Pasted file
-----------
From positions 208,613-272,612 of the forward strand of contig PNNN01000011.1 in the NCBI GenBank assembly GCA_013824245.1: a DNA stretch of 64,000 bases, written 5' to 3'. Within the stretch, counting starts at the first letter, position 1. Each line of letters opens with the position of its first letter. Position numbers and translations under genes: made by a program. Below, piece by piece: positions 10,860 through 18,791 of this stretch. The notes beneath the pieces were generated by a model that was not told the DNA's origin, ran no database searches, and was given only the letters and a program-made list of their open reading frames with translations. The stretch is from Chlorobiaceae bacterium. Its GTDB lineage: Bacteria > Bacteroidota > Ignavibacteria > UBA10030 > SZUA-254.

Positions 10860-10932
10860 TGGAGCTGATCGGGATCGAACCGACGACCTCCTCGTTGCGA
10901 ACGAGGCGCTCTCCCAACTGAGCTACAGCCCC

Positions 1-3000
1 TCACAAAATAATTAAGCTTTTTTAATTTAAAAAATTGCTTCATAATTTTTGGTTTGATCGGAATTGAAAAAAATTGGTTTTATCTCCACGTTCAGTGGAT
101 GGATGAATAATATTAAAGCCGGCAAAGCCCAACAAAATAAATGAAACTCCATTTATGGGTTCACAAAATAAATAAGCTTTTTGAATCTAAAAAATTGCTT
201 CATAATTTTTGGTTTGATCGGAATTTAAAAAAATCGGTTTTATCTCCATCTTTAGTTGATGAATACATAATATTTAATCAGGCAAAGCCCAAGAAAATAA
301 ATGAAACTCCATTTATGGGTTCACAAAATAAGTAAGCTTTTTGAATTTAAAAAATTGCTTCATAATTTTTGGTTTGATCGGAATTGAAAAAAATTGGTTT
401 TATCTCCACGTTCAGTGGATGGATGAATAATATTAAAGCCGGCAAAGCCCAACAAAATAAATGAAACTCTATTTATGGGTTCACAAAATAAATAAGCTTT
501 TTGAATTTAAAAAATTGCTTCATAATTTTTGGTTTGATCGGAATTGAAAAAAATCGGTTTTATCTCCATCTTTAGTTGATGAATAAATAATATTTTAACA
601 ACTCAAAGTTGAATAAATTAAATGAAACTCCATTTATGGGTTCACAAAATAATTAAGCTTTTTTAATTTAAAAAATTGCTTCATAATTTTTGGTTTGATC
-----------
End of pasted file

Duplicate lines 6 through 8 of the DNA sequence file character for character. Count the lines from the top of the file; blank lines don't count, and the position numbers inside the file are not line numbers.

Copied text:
1 TCACAAAATAATTAAGCTTTTTTAATTTAAAAAATTGCTTCATAATTTTTGGTTTGATCGGAATTGAAAAAAATTGGTTTTATCTCCACGTTCAGTGGAT
101 GGATGAATAATATTAAAGCCGGCAAAGCCCAACAAAATAAATGAAACTCCATTTATGGGTTCACAAAATAAATAAGCTTTTTGAATCTAAAAAATTGCTT
201 CATAATTTTTGGTTTGATCGGAATTTAAAAAAATCGGTTTTATCTCCATCTTTAGTTGATGAATACATAATATTTAATCAGGCAAAGCCCAAGAAAATAA